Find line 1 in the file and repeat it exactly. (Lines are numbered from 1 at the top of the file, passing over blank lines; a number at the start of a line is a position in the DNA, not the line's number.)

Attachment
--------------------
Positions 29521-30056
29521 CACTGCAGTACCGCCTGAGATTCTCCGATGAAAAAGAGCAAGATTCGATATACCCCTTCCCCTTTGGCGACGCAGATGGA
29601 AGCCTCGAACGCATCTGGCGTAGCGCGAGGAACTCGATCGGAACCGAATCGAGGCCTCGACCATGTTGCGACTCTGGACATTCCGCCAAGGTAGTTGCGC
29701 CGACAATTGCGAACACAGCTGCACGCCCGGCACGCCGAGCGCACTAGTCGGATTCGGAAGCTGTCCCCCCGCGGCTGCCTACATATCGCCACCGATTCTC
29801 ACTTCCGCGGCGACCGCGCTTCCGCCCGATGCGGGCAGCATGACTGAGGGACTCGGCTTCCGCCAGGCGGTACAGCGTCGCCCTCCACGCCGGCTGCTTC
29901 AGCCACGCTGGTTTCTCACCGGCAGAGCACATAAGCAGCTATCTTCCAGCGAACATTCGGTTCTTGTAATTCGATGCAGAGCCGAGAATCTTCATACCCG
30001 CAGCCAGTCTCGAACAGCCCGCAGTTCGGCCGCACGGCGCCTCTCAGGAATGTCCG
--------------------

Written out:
Positions 29521-30056